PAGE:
PRESS BRIEFING BY OFFICE OF LEGAL AFFAIRS TO LAUNCH BOOKLET
ON TREATIES RESPONDING TO GLOBAL CHALLENGES
Treaties responding to global challenges, such as international terrorism, will be highlighted at the annual event intended to encourage Member States to sign and ratify multilateral treaties, scheduled for 14 to 16 September during the General Assembly’s high-level summit meeting, said Palitha Kohona, Chief of the Office of Legal Affairs’ Treaty Section, at a Headquarters press briefing today.
In preparation for the treaty event, “Focus 2005: Responding to Global Challenges”, the Treaty Section was introducing today a booklet of the same title containing information on 32 treaties, such as their States parties, if and when they entered into force, and what they are intended to accomplish, he added.
Mr. Kohona said the treaties chosen for 2005 reflected the fact noted in the report of the High-Level Panel on Threats, Challenges and Change that “the central challenge for the twenty-first century is to fashion a new and broader understanding, bringing together all these strands, of what collective security means -- and of all the responsibilities, commitments, strategies and institutions that come with it if a collective security system is to be effective, efficient and equitable.”
This year’s treaty event and the booklet brought together core human rights treaties with those connected with armed conflict and conventions on refugees, as well as the Rome Statute, which established the International Criminal Court, Mr. Kohona continued. Although none of the treaties had universal participation, it was anticipated that the Rome Statute, which currently had 99 parties, would achieve its 100th signatory during this year’s event.
In the foreword to the booklet, the Secretary-General wrote that “in crucial areas, we suffer from selective or incomplete implementation -- and sometimes, no implementation at all”, and that he urged all States to demonstrate their commitment to the rule of law with “concrete action to implement the obligations they have undertaken”. He also encouraged States to sign, ratify and accede to the new Convention for the Suppression of Acts of Nuclear Terrorism, which would open for signature during the treaty event.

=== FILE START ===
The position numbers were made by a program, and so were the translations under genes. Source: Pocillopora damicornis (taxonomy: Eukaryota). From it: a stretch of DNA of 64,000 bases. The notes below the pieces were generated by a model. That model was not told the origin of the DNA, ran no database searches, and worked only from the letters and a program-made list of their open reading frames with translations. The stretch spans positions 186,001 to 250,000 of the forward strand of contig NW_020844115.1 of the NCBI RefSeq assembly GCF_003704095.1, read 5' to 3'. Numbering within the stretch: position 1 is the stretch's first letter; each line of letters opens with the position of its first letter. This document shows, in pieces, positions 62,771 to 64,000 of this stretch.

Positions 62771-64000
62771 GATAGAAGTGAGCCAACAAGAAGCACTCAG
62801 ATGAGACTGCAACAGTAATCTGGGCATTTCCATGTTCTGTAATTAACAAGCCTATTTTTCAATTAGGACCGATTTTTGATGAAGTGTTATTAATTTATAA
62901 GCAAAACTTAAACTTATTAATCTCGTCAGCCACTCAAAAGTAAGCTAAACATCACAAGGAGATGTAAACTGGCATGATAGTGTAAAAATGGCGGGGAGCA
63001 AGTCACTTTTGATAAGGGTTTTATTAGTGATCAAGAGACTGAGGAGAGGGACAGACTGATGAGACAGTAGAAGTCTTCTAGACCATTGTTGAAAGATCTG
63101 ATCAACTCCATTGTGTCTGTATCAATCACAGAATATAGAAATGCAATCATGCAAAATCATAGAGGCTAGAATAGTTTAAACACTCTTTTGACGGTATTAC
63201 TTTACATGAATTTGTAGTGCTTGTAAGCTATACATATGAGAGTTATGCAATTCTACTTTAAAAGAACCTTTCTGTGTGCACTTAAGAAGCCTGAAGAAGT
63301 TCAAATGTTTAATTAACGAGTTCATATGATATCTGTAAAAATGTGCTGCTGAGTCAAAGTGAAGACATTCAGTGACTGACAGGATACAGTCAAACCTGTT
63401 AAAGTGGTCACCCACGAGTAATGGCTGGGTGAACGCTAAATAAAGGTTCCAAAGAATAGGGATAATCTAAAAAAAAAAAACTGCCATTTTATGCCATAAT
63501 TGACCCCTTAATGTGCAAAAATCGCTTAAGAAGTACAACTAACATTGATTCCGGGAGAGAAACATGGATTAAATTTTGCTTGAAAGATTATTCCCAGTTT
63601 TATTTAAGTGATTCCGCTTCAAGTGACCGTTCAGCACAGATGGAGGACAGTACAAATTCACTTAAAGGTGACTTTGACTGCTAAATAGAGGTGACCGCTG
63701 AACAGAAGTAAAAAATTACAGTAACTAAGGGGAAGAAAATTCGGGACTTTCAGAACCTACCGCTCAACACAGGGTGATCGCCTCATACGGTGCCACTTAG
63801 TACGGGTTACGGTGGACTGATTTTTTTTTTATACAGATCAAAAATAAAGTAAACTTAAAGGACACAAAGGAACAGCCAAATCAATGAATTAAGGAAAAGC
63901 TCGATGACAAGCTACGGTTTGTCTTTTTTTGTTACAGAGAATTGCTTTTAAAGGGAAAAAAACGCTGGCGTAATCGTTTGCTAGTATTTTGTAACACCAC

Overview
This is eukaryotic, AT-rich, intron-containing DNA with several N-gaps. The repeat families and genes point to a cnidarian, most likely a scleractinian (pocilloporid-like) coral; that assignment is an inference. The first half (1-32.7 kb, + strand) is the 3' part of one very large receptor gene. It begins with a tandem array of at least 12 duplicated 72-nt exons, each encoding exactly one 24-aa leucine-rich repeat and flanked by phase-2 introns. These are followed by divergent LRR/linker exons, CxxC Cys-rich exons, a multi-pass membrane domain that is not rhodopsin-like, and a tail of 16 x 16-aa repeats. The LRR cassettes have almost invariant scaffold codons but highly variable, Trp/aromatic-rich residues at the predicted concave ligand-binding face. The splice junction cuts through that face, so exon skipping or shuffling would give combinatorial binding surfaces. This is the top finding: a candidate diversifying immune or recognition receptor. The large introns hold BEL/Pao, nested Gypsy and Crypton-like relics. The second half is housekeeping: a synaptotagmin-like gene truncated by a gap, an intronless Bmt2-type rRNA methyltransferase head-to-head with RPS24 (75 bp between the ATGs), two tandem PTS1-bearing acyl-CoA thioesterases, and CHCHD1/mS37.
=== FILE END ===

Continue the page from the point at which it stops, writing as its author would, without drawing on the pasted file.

Mr. Kohona said the event would also seek to increase participation in the 1997 International Convention for the Suppression of Terrorist Bombings, as well as the 1999 International Convention for the Suppression of the Financing of Terrorism, which were included in the booklet. Also spotlighted are treaties on organized crime, human rights, refugees, climate change, disarmament, law of the sea, health, and the law of treaties itself.
The annual treaty event was initiated by the Secretary-General during the Millennium Summit in 2000 as a way to increase participation in the multilateral treaty framework, he said. The Secretary-General was the custodian of more than 500 multilateral treaties, covering almost every aspect of international interaction. To date, more than 930 treaty actions had taken place.
In response to a question during the briefing asking if he thought more States would sign treaties this September because of the sixtieth anniversary of the United Nations, Mr. Kohona recalled that during the Millennium Summit, 274 treaty actions were undertaken, whereas only about 100 were undertaken last year. Judging from tentative inquiries his office had received, he said the prospects were “good” for a large number of treaty actions to be undertaken in September.
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